DES PLAINES, Ill.—Rahco Rubber Inc. started with less than five employees and seven presses in 5,000 square feet of space—an offshoot of what used to be the world's largest producer of phonograph needles.
Now the ISO 2015 certified manufacturer of molded rubber parts, components and seals is celebrating its 50th year in business alongside almost 100 team members in its current 65,000-sq.-ft. facility.
Headquartered in Des Plaines, the family-operated manufacturer now houses more than 60 injection, compression, transfer and vacuum presses as well as offices, laboratories, shipping and receiving all under one roof.
And at 50 years old, some upgrades have been in order.
Dennis Askew, business development manager at Rahco, said the company has experienced several facelifts within the last year, "some sexy, some not," including the replacement of the facility's roof for about $250,000, and a switch to LED lighting on the factory floor.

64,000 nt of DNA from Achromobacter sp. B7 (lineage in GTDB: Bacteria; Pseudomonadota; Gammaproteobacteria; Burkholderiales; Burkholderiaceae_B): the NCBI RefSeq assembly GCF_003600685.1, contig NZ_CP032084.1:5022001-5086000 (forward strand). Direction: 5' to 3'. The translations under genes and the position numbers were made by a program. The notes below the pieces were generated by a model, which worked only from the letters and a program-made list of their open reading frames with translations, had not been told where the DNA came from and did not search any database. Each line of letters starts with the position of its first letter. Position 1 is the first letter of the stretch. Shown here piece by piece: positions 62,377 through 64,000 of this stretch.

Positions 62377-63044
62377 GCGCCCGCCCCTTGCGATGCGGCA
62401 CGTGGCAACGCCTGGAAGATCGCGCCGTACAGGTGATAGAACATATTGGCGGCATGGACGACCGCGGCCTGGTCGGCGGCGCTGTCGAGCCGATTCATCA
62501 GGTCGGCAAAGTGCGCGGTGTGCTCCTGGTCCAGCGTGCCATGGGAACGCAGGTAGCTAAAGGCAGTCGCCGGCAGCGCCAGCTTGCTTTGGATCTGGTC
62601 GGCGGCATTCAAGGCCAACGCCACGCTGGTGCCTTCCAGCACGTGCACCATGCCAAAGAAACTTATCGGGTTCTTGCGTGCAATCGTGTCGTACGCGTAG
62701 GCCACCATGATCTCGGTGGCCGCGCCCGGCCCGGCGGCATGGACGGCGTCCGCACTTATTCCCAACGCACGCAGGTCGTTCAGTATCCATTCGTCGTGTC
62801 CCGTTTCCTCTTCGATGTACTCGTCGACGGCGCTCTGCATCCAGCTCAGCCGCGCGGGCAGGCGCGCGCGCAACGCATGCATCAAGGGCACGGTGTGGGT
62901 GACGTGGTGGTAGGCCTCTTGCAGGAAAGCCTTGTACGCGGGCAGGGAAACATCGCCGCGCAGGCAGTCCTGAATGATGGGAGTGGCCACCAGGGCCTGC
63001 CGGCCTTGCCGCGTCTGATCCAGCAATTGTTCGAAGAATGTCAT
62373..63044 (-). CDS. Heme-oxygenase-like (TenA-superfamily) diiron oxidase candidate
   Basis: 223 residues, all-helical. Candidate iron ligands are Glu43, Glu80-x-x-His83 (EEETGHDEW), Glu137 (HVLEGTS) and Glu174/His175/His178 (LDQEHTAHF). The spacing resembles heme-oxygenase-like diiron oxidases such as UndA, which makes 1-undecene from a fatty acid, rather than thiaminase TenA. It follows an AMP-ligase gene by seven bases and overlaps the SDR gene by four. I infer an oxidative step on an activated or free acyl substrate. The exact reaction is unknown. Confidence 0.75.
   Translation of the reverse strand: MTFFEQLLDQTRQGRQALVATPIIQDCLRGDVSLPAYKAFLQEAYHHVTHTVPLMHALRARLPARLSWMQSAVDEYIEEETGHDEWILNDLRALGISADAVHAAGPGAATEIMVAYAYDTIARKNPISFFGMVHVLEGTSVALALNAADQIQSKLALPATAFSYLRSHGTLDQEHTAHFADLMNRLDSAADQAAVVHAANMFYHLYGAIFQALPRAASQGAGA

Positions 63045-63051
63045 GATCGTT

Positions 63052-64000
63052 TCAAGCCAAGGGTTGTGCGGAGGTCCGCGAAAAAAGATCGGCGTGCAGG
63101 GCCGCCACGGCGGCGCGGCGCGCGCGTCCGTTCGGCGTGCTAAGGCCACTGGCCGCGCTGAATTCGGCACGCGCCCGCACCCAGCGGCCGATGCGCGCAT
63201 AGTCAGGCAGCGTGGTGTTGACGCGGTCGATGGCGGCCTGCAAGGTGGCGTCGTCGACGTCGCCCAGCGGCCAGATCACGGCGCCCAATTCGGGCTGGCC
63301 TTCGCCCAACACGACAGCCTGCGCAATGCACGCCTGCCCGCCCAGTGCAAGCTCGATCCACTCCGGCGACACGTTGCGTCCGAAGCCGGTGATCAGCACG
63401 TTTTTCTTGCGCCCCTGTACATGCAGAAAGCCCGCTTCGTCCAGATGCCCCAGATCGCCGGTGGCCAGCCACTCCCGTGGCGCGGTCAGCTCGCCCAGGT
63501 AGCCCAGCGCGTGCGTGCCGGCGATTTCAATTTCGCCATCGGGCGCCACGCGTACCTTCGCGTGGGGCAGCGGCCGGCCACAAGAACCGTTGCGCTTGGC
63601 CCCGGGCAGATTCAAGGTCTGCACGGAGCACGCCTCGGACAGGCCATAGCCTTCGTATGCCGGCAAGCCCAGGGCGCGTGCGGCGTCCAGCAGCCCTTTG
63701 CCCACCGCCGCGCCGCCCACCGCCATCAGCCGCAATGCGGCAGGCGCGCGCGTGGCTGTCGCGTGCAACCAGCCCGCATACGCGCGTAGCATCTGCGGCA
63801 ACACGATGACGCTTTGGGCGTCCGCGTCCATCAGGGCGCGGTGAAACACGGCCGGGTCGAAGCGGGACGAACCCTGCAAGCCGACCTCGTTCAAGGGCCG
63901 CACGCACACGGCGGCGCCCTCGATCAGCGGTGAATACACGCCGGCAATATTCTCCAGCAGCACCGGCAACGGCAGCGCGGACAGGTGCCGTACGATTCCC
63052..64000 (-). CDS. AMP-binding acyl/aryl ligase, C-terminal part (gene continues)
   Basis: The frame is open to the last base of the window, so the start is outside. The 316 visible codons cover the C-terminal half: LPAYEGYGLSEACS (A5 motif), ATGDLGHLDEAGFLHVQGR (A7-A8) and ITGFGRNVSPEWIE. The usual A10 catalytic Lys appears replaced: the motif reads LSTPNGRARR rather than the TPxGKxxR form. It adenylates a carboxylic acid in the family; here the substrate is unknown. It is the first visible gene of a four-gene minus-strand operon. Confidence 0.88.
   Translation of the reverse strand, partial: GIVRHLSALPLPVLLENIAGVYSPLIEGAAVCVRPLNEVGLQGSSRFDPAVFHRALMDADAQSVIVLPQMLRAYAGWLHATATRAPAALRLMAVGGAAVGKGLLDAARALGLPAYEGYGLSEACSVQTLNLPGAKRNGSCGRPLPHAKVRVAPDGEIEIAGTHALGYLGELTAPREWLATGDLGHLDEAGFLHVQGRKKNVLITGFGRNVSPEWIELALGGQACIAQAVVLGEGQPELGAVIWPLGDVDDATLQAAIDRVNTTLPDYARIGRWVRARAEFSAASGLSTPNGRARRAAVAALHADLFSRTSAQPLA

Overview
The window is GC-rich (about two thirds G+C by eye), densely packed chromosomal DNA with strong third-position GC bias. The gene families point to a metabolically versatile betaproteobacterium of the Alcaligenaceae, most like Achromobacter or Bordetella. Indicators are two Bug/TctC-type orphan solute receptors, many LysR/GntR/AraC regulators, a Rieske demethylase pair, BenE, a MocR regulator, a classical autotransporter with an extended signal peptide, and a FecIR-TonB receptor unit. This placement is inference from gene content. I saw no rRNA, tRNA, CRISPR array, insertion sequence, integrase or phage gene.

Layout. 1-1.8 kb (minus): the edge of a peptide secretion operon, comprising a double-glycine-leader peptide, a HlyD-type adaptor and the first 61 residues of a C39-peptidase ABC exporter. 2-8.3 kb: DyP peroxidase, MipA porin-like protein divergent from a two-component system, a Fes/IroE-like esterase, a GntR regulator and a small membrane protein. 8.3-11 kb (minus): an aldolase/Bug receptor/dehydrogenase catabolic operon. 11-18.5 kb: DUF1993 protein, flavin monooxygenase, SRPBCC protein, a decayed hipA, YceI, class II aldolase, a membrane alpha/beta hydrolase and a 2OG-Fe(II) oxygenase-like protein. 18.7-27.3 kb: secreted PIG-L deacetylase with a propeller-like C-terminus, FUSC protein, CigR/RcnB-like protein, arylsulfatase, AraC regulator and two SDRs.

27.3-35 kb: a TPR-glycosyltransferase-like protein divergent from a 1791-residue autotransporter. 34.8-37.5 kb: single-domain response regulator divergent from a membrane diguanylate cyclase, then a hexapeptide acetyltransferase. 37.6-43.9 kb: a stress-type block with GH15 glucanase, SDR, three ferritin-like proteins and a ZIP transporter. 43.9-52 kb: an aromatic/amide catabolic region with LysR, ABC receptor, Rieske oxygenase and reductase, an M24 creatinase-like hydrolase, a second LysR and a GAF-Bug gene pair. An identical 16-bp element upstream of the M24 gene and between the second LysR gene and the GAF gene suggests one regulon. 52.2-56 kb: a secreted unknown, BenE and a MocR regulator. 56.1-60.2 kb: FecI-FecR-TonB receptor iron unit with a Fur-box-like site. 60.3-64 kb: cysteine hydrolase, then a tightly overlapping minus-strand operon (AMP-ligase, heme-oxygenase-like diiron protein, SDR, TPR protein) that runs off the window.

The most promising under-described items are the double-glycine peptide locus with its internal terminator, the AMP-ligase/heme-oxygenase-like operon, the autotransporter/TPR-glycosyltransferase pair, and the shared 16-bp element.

More exciting upgrades, however, include an investment in new equipment intended to save the company time and resources—on top of meeting customer needs.
And having been in business for as long as it has, Rahco has developed long-lasting partnerships, Askew said.
From a customer standpoint, this translates to specialty, dedicated equipment. And everything the company makes for its clients is custom, right down to the formulations of each product.
"We don't have an off-the-shelf O-ring that we sell," Askew said. "Everything we make is custom, every formulation is custom."
Rahco makes its rubber in-house "where it makes sense," but it also sources it from other ISO-certified suppliers, "so it's quality in, quality out," he said.
Within the facility is a milling department where the rubber compounding takes place. From there, the rubber goes to a lab to confirm "it's what it's supposed to be," then it goes to the factory floor for molding, said Sean Cunningham, engineering manager at Rahco.
Through this process, Rahco ensures its customers are getting the right mix for their products before the materials ever hit the factory floor.